Twitter is useful for finding out what others are researching.

This is a good example:


A blog post from the useful and interesting Recipes project. It discusses a book called Tabula Medicine, which has various distillation recipes, and, importantly from my point of view, was written between 1416 and 1425, by English friars, drawing upon older recipes.

A perennially interesting question regards the transmission of knowledge across Europe, and in my case especially that of techniques and recipes related to alchemy and allied activities such as distillation. A related problem is that there is a mass of material which has not been fully studied. Therefore all we can say about some recipes is that they are first written about over there, in say 1340, and next seen copied out near here in 1400. So what has happened to them in the meantime?

In the case of the recipes used by the friars, since they include ones from John of Rupescissa’s Book of the quintessence, we can say securely that copies of his work were in England by the early 15th century. Moreover, given that some recipes are attributed to older friars in the period 1370 – 1420, that also indicates that distilled recipes were in England by that time, although the article doesn’t go into enough detail for me to be totally sure. This therefore pushers my understanding of the transmission of the text back by several decades. It seems therefore too that it first arrived in Latin, being translated into English later in the centuries.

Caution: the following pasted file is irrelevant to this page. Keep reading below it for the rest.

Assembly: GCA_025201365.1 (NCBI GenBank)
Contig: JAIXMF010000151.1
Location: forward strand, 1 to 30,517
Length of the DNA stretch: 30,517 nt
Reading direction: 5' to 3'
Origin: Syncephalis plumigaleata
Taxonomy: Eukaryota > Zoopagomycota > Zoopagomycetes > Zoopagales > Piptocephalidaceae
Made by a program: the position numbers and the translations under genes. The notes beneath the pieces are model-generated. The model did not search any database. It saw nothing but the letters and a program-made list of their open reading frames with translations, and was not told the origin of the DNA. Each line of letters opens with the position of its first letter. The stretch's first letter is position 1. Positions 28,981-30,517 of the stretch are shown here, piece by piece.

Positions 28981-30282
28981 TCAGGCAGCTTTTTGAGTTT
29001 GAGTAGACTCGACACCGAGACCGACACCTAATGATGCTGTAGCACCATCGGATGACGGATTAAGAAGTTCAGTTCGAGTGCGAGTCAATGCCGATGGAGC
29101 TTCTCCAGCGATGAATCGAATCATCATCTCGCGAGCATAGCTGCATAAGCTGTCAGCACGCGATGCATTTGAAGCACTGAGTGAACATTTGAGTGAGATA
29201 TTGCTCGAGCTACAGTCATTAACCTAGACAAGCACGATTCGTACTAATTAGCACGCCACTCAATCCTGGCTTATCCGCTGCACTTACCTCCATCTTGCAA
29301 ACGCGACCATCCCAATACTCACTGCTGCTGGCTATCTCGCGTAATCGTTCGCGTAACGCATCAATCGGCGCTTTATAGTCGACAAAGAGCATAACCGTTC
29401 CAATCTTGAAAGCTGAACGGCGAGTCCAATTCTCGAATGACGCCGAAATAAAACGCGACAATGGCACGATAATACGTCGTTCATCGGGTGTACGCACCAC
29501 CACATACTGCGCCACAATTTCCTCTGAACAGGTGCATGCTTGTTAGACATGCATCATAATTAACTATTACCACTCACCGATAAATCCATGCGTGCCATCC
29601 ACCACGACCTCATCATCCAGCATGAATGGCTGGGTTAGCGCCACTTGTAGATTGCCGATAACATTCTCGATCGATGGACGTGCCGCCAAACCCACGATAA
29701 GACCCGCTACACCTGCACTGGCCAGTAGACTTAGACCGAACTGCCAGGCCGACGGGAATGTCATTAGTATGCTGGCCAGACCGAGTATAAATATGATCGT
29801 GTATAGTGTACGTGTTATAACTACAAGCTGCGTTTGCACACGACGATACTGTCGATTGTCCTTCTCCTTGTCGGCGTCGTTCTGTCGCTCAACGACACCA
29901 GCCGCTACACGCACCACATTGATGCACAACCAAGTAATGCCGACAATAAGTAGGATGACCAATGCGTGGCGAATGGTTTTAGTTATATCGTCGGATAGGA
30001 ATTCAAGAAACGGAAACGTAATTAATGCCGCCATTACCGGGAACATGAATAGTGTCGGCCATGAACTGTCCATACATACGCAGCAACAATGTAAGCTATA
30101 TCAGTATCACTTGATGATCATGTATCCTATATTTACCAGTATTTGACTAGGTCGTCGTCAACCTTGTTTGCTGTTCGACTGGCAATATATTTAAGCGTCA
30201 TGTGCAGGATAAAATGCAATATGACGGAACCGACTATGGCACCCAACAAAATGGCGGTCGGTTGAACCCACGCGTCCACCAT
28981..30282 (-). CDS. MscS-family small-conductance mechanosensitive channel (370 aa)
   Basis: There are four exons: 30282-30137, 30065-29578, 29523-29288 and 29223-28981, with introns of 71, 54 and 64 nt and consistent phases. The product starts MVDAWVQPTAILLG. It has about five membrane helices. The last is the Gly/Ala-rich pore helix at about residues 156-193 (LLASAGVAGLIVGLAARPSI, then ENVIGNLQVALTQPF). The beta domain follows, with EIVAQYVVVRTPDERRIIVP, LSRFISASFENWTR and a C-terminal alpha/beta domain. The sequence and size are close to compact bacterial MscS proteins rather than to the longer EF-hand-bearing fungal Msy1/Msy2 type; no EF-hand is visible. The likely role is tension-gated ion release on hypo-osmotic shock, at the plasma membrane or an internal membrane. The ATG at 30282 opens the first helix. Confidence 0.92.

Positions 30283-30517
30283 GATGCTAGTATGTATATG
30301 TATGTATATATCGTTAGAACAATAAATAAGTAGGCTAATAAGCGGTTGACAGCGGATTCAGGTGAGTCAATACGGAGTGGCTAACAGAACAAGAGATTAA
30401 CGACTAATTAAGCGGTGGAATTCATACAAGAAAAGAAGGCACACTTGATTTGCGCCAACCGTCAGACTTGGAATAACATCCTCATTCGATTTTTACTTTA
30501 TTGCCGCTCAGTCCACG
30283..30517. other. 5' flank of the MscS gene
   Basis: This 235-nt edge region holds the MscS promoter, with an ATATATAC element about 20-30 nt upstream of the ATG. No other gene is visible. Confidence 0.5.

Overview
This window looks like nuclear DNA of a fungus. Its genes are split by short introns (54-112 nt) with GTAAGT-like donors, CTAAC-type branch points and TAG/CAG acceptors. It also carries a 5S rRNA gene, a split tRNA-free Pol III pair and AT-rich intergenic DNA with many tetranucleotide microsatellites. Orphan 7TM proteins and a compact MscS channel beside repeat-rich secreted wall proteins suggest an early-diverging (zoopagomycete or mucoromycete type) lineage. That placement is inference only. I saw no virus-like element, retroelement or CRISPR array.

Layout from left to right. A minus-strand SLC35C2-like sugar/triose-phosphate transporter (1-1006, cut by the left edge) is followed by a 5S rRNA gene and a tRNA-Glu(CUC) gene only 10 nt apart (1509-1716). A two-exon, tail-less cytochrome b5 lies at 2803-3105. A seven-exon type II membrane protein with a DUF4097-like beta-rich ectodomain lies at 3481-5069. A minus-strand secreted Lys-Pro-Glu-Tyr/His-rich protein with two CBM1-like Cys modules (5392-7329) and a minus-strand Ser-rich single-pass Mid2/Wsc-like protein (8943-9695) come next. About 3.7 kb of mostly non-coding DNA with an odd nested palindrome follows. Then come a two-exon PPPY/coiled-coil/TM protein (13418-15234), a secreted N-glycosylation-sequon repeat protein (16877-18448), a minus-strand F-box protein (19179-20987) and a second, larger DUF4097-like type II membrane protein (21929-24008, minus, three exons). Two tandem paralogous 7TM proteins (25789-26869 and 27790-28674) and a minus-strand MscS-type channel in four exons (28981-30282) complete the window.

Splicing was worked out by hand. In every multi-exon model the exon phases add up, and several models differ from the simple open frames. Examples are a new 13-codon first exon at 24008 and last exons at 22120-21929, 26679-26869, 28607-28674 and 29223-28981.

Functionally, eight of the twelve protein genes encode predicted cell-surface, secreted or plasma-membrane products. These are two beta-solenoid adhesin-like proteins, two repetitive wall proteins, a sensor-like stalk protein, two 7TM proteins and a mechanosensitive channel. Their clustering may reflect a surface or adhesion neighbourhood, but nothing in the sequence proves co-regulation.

Moreover, it provides documentary evidence to back up the archaeological evidence, that distillation was well known amongst the educated sections of society. Having said that, I think we are still lacking widespread evidence of distillation from firaries etc, but certainly by mid-15th century the remains of alembics are found in various secular sites, as the practise moved from the religious people to the secular medical men. (Not that they were all secular as such, but having taken minor orders at university few kept up such stations in life)

As an aside, an apothecary or medical man carrying out distillations is entirely period, but not very well represented in the re-enactment world, due probably to the difficulties inherent in carrying out distillations in a field.